Are U.S. Managers Superstitious about Market Share?

  • Cathy Anterasian, John L. Graham and R. Bruce Money
  • July 15, 1996

Superstition has always had a big impact on human behavior, sometimes yielding macroeconomic effects for even the most industrialized societies. An example of the effects of superstition is the rate of Japanese births from 1960 to 1990 (see Figure 1). A general, steady decline is evident in recent decades. But what jumps out is the single-year 25 percent drop in 1966. Such a sudden dip and recovery in birthrates meant all kinds of problems for companies selling baby cribs in 1966 or bicycles in 1972, for colleges and universities in 1984, and for employers in 1988.

Why did the market plunge 25 percent for only one year? In much of Asia (where Chinese influences are strong), each year is associated with one of twelve animals. For example, 1996 is the year of the Rat. Both 1990 and 1978 were years of the Horse, as was 1966. In Japanese culture, there is a traditional belief about heigo, or the year of the Fire Horse, which occurs once every sixty years, the last in 1966. According to this long-standing superstition, a female born in a year of the Fire Horse is destined both to live an unhappy life and to kill her husband if she marries.1 Judging by the birthrate that year in Japan, superstitions about the year of the Fire Horse deterred people from having children. The relevant point here is that superstitions can substantially affect behavior on a macroeconomic scale in industrialized countries.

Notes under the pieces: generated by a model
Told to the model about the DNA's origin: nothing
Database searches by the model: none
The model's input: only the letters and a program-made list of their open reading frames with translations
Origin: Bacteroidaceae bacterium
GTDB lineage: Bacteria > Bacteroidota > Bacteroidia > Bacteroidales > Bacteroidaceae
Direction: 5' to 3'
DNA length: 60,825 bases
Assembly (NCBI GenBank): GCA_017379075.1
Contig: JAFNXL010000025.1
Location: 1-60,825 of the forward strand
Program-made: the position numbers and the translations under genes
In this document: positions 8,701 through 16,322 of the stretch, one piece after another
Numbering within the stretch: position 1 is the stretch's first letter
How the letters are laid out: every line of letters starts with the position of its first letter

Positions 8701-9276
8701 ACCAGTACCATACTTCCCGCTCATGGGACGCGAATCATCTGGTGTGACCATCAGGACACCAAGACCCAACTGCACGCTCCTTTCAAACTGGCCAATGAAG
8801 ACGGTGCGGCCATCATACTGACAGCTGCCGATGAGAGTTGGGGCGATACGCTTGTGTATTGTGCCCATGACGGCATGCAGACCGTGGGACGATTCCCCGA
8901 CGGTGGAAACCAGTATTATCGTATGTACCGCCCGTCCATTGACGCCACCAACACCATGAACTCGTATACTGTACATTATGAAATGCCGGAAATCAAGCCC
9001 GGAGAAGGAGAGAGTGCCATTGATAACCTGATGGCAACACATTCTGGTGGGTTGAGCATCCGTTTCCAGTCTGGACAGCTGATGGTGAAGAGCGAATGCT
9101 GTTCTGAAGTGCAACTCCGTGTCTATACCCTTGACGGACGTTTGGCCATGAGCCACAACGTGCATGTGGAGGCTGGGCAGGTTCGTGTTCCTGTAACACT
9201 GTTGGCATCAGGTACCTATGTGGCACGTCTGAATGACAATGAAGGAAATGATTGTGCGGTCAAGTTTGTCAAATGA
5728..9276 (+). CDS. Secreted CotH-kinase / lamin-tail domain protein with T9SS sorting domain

Many U.S. managers are superstitious as well, particularly about business strategy. The false notion that higher market share causes higher profits has had a huge impact on companies’ performance, the associated welfare of employees and shareholders, and society in general. Unfortunately, corporate goals and executive incentive systems are often partially based on market share achievements. Business journalists evaluate companies by describing them in terms of market share, with the clear implication that bigger is better.2 And, every semester, marketing and strategy textbooks lead business students astray.3

The False Link between Market Share and Profitability

Recently, criticism has swelled against the presumed causal relationship between a business’s market share and its profitability. Critics question the extent, and perhaps the existence, of this traditional tenet of strategic management thought.